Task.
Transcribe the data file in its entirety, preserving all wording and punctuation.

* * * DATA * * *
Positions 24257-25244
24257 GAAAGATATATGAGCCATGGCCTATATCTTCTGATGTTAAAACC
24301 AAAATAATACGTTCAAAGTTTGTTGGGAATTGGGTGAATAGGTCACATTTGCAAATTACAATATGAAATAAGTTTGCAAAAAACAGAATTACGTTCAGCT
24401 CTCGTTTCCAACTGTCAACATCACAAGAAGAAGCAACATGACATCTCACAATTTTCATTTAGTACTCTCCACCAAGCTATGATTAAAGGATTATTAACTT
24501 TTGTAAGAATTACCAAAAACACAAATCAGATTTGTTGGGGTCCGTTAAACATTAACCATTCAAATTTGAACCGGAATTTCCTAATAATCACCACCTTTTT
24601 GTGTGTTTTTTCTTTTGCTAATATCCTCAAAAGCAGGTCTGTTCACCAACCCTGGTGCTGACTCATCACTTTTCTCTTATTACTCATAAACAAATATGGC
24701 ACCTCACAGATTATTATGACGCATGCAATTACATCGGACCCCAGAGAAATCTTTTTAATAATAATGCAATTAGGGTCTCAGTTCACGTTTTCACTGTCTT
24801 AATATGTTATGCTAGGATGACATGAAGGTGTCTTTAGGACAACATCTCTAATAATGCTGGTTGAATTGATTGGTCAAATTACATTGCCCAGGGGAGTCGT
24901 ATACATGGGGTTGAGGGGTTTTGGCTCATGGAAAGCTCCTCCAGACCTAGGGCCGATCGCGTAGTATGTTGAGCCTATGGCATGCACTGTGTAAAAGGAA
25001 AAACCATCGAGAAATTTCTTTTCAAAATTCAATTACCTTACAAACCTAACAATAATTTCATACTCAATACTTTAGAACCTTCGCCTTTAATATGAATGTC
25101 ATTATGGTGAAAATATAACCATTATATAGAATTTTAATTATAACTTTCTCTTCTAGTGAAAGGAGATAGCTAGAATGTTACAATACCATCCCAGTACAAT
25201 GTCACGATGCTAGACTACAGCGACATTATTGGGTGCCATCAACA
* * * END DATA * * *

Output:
Positions 24257-25244
24257 GAAAGATATATGAGCCATGGCCTATATCTTCTGATGTTAAAACC
24301 AAAATAATACGTTCAAAGTTTGTTGGGAATTGGGTGAATAGGTCACATTTGCAAATTACAATATGAAATAAGTTTGCAAAAAACAGAATTACGTTCAGCT
24401 CTCGTTTCCAACTGTCAACATCACAAGAAGAAGCAACATGACATCTCACAATTTTCATTTAGTACTCTCCACCAAGCTATGATTAAAGGATTATTAACTT
24501 TTGTAAGAATTACCAAAAACACAAATCAGATTTGTTGGGGTCCGTTAAACATTAACCATTCAAATTTGAACCGGAATTTCCTAATAATCACCACCTTTTT
24601 GTGTGTTTTTTCTTTTGCTAATATCCTCAAAAGCAGGTCTGTTCACCAACCCTGGTGCTGACTCATCACTTTTCTCTTATTACTCATAAACAAATATGGC
24701 ACCTCACAGATTATTATGACGCATGCAATTACATCGGACCCCAGAGAAATCTTTTTAATAATAATGCAATTAGGGTCTCAGTTCACGTTTTCACTGTCTT
24801 AATATGTTATGCTAGGATGACATGAAGGTGTCTTTAGGACAACATCTCTAATAATGCTGGTTGAATTGATTGGTCAAATTACATTGCCCAGGGGAGTCGT
24901 ATACATGGGGTTGAGGGGTTTTGGCTCATGGAAAGCTCCTCCAGACCTAGGGCCGATCGCGTAGTATGTTGAGCCTATGGCATGCACTGTGTAAAAGGAA
25001 AAACCATCGAGAAATTTCTTTTCAAAATTCAATTACCTTACAAACCTAACAATAATTTCATACTCAATACTTTAGAACCTTCGCCTTTAATATGAATGTC
25101 ATTATGGTGAAAATATAACCATTATATAGAATTTTAATTATAACTTTCTCTTCTAGTGAAAGGAGATAGCTAGAATGTTACAATACCATCCCAGTACAAT
25201 GTCACGATGCTAGACTACAGCGACATTATTGGGTGCCATCAACA